On Thursday, representatives from Fujitsu announced plans to spin off its PC and phone businesses this coming February, evidence that both markets are simply becoming too cutthroat to be palatable to the parent company.
Beginning February 1, Fujitsu’s PC business will become one company (known, for now, as Company Split A) and its phone business will become another (known as Company Split B).
Why this matters: Fujitsu said it simply has become too difficult to carve out its own niche within both markets—and without something unique to offer, its profit margins have presumably deteriorated. Those are the same forces affecting other PC and phone makers: Hewlett-Packard Company, for example, completed a spinoff of its PC business this past November. Like HP, Fujitsu has apparently had enough.
“With the ongoing commoditization of ubiquitous products, mainly of PCs and smart phones, it has become increasingly difficult to achieve differentiation, and competition with emerging global vendors has intensified,” the company said in a statement.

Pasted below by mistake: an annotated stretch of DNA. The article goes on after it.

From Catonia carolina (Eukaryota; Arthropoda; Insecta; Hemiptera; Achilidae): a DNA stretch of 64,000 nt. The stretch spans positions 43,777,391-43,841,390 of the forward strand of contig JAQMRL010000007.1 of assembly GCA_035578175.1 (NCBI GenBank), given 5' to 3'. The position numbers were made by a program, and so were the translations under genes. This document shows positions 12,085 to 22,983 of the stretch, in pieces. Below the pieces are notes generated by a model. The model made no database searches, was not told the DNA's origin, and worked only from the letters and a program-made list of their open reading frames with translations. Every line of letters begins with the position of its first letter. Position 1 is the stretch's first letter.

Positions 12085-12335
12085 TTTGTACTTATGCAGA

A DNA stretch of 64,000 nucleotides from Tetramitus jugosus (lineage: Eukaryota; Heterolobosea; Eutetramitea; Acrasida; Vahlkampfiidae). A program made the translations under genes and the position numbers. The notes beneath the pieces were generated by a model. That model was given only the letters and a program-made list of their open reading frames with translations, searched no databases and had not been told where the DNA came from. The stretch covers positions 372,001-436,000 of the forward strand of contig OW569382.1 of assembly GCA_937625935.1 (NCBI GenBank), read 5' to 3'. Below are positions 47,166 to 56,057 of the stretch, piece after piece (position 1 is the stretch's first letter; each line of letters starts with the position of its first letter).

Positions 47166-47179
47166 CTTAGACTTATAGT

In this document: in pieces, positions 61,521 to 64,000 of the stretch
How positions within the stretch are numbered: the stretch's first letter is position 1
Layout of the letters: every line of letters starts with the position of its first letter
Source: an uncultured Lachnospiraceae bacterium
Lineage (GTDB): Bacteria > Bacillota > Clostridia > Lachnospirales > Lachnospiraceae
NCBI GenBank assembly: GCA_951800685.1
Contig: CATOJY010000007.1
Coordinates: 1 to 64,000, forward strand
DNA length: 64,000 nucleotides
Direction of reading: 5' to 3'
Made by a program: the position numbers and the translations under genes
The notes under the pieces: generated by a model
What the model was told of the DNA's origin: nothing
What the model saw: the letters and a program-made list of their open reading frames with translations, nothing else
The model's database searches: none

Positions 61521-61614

Fujitsu said it had instituted each of the “company splits” to “clarify management accountability, to enable swift management decisions, and to pursue comprehensive efficiency by creating independent companies for the PC business and the mobile phones business, respectively.” It also wants to establish an integrated system covering all aspects of research, development, design, manufacturing, sales, planning, and after-sales services, it said.
Neither Fujitsu’s phone nor its PC business had been able to climb into the top five companies in either market, according to market researchers. For its fiscal year ending in March, Fujitsu’s PC business recorded 303 billion yen ($2.5 billion USD) in revenue and its phone business had recorded 157.1 billion yen ($1.3 billion). Fujisu’s said that its PC business also owned 261 billion yen ($2.2 billion) in assets and its phone business owned 119 billion yen ($990 million) in assets.
Analyst firm IDC said recently that it expects worldwide PC shipments to fall 10 percent in the fourth quarter of 2015, for an overall decline in the worldwide PC market of 10.3 percent.
“With inventory issues still in effect and with demand expected to remain soft in the next quarter, 2015 is shaping up to be an abysmal year for the global PC market,” Linn Huang, IDC’s research director of devices and displays, said in a statement. “2016 will likely bring further contractions, but we expect some stabilization shortly thereafter.”